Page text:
Revised Statistics, Goodyear Woes Deflate Trust
Of all of the safety-related features built into your car and truck, your tires are some of the most overlooked aspects when it comes to vehicle upkeep and driver/passenger security. However, your tires have the ability to end a fine-weather highway cruise with a sudden, deadly crash.
Your tires require regular inspection and maintenance to provide consistent, reliable traction, fair fuel efficiency, and long life. But the faith you put into them should be tempered with the knowledge that even newish, top-brand tires can fail unexpectedly, and that failure can cause you to lose control and end up injured in a serious auto accident.
A federal government agency’s revised estimate of tire-related deaths and developing concerns over one Goodyear tire model are enough to make anyone go outside and kick the tires.
Three Times as Many Tire-Related Auto Accident Deaths as Thought
With no announcement, National Highway Traffic Safety Administration (NHTSA) officials revised their statistics for deaths related to tire-related crashes, according to a new report by Eli Wolfe of FairWarning Reports, an online safety industry journal. It turns out that more than three times as many people died in accidents attributable to tire failure than the federal agency previously reported.
For some time, the federal agency that acts as a clearinghouse for traffic safety statistics had said that about 200 people die each year from tire-related crashes on U.S. streets, roads, and highways. Last year, though, NHTSA changed its reporting methods and more than tripled its estimate, reporting that 719 died in tire-related crashes in 2015.
It’s not a big number considering that in Colorado alone, 648 people died from all traffic crashes in 2017, that 37,461 people across the United States died from traffic accidents in 2016, and around the globe, 1.25 million people die from crashes each year.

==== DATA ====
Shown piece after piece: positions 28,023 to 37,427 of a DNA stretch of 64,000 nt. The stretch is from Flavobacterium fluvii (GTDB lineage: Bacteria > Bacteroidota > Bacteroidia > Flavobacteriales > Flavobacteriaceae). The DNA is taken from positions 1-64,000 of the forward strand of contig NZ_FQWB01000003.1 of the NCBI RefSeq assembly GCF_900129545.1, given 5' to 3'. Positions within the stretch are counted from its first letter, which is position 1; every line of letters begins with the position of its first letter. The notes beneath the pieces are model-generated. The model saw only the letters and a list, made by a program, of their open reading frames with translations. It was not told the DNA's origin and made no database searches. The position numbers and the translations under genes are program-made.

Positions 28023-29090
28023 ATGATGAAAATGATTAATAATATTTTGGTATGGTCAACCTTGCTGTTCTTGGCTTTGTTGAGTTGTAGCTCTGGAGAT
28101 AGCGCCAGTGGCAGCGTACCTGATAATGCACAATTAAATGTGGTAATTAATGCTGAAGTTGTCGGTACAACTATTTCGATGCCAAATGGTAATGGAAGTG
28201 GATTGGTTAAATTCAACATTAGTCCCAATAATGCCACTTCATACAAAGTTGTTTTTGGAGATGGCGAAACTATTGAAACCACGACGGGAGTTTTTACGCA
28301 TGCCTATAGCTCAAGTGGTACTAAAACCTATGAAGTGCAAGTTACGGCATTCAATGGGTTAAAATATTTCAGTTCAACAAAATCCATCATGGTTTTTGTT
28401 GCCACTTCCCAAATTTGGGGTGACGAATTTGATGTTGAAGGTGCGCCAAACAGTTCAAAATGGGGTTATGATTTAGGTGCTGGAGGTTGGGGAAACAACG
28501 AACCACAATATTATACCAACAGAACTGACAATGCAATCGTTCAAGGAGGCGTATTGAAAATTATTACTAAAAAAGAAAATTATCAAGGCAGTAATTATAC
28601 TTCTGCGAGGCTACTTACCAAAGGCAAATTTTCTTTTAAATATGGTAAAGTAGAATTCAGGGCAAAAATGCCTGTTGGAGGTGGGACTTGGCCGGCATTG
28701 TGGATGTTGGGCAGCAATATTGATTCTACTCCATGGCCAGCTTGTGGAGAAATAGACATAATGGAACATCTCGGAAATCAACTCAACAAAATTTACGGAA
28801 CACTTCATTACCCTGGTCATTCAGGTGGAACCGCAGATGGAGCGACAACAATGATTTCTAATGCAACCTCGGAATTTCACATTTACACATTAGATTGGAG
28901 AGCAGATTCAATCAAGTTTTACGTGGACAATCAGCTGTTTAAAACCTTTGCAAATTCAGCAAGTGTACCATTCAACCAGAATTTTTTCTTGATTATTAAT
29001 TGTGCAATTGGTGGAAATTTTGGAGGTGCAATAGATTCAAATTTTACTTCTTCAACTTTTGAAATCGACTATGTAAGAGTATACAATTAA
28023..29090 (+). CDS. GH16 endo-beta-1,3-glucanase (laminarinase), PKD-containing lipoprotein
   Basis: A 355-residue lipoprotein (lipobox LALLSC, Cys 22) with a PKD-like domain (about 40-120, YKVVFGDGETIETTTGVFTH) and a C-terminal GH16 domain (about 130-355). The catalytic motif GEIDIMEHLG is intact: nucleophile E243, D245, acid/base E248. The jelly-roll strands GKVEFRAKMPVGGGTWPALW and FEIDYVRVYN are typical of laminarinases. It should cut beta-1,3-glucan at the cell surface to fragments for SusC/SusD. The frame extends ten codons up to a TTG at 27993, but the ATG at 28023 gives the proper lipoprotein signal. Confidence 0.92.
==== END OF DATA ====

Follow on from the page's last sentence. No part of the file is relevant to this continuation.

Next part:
Wolfe and FairWarning Reports, though, take issue with the change in tire-related crash data because NHTSA had been using the low estimate to justify its decision not to advocate tougher standards for tire safety. Safety advocates have been pushing the agency to require that expiration dates be stamped on new tires. The rule would let consumers know when to replace their tires and also guard against sound-looking but dangerously old rubber. In 2014, NHTSA said it wouldn’t make an aging rule because recently enacted safety standards had already dropped tire-related crash deaths by 50 percent.
NHTSA updated the statistic in 2017 after safety advocates began questioning its methodology, though the agency has taken no steps to revise tire safety rules since.
Goodyear RV Tire Blamed for at Least 100 Injuries, Deaths
U.S. tire-maker Goodyear is facing federal government- and personal injury attorney-scrutiny due to claims that its G159 tires led to the death or injury of at least 100 people over two decades, according to reports by The Associated Press and the automotive web journals Jalopnik and Tire Business.
About 40,000 of the tires were installed on Class-A motorhomes between 1996 and 2003. In December 2017, NHTSA Inspector General of the Department of Transportation asked Goodyear to provide detailed information about the G159 after a judge ordered the release of sealed personal injury claim case files related to the tires.
The government asked Goodyear to provide information about the claims, its production changes, and the methods it uses to examine its products for defects once personal injury claims have been filed.
Claimants argued that the tires were designed for delivery trucks and not for RVs traveling on the highway. Safety advocates allege that Goodyear kept the problems secret by settling lawsuits and getting the courts to seal the case records. Goodyear said it was cooperating with the government.
The agencies have not issued any findings of the tires’ safety, and the tires have not been recalled.